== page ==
There will be a significant negative impact of the coronavirus pandemic on tango communities in general, but the impact will be greater on some communities than others. Communities where the number of Covid-19 cases was high are likely to have greater decreases in attendance at tango instructional and social events upon reopening of the economy. Communities at the crossroads of travel (centrally located or near major airports) will have greater decreases in attendance than those in more geographically isolated areas. Smaller communities and those that had difficulty recruiting new dancers prior to the onset of the pandemic would be more likely to become extinct (Tango Community Growth and Development: Tango Sociology, Politics, and Economics).

The last social dance events to reappear on the tango scene will be festivals, marathons, and encuentros. These events will be scarce prior to the time when and if an approved and proven Covid-19 vaccine is available and a large proportion of the population has been vaccinated, which is likely to be no sooner than 2022. If an effective vaccine does not become available, the coronavirus will remain endemic in many populations, and governments are likely to resort to cycles of tightening and relaxing Social Distancing in response to increases and decreases, respectively, in the number of new Covid-19 cases. If the duration of periods of Social Distancing relaxation are short, the activities of tango (and other dance) communities will be frequently interrupted and there will be a severe negative impact on new dancer recruitment and training, as well as increased frustration due to disruption for experienced dancers, some of whom will retreat from dance participation until a more stable social dance environment resurfaces.

The arguments stated above assume that social dancers are rational actors who objectively evaluate the costs and benefits associated with their actions. This does not take into account people who ignore or even defy the risks associated with encounters with the coronavirus in the pursuit of recreational activities (CBS News) (The Guardian). However, it is unlikely that this negligible minority of irrational actors will have a significant impact on the destiny of social dance communities upon their reopening.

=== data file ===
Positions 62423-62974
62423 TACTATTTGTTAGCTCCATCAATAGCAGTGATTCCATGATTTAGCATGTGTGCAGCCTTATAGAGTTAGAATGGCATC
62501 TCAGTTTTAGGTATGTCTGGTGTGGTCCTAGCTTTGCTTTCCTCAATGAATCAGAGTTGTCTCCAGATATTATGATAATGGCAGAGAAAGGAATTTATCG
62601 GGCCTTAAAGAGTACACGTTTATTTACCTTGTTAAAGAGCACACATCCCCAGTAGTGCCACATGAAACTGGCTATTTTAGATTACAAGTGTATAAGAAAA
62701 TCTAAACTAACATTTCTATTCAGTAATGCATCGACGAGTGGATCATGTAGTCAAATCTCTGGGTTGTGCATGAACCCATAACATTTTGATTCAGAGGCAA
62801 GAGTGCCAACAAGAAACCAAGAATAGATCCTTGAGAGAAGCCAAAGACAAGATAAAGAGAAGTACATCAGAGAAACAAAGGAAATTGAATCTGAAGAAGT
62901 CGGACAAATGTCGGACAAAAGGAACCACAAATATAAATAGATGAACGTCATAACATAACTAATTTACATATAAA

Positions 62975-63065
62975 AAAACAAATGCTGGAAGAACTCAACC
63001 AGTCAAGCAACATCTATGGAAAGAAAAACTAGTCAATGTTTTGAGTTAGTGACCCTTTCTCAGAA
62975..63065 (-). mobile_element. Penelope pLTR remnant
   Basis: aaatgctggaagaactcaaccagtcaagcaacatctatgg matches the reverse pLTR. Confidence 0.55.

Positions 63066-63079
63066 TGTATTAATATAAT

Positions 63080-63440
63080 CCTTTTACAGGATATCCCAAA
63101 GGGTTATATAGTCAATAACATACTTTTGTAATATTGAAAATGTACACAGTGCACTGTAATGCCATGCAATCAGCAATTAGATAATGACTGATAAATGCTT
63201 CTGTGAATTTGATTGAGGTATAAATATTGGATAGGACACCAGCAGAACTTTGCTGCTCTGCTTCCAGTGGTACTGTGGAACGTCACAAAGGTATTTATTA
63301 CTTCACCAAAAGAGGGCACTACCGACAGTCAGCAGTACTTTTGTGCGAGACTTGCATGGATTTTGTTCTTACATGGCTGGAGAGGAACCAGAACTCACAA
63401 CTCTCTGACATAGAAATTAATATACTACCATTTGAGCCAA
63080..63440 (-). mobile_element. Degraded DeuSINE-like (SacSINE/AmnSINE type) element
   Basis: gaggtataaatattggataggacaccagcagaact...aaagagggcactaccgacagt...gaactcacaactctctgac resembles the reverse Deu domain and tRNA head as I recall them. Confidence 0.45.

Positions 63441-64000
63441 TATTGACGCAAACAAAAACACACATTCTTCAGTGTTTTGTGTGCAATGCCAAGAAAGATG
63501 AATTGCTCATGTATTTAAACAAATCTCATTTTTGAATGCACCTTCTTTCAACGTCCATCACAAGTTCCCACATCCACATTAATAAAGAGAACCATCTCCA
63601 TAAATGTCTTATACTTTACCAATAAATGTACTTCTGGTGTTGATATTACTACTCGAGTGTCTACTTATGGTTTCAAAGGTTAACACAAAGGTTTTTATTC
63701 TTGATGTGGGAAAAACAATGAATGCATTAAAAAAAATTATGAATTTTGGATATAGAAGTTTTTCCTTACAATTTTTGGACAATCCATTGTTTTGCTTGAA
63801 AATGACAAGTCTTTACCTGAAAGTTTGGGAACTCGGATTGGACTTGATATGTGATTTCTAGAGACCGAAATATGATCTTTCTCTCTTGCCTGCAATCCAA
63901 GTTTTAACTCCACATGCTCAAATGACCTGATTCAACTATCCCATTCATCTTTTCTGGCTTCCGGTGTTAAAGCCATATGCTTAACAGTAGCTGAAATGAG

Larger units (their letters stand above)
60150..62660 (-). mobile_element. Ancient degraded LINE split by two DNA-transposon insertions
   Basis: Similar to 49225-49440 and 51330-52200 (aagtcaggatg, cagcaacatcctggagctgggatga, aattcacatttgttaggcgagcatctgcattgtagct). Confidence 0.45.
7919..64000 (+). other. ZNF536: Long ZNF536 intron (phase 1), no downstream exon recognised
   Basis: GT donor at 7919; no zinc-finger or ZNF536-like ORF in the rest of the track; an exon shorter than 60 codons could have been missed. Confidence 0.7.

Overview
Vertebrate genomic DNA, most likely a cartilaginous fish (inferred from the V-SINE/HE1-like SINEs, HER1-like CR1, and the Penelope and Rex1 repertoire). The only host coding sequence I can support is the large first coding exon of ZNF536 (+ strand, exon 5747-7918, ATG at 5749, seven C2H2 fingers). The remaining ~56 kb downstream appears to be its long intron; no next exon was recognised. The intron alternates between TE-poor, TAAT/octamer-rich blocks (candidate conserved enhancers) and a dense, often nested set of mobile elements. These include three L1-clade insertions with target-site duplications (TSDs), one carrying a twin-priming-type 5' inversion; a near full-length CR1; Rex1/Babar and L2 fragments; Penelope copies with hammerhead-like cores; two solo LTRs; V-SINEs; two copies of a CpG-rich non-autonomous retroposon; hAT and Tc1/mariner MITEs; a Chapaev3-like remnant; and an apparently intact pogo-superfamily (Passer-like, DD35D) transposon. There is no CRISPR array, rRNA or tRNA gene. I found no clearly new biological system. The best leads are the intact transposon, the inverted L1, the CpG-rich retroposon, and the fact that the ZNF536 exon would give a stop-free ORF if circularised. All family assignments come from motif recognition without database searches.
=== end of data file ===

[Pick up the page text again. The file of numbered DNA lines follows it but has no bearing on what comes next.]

The Long Term Impact of the Coronavirus Pandemic on Tango Communities    

The coronavirus pandemic inevitably will have a negative impact on tango communities worldwide. Resumption of tango activities will occur slowly and in smaller numbers than existed upon the outbreak of the pandemic. Less certain are the long term consequences of this disease.

In this regard, with respect to Buenos Aires, Jantango states (Tango Chamuyo), in agreement with her friend Elba Pateiro’s perspective:

She feels that the milongas will not reopen, and social tango is gone forever in Buenos Aires. We don’t know the future, but I tend to agree with her. I always said that when the milongueros are all gone, there won’t be anymore social tango in Buenos Aires. We didn’t know that a pandemic would change everything.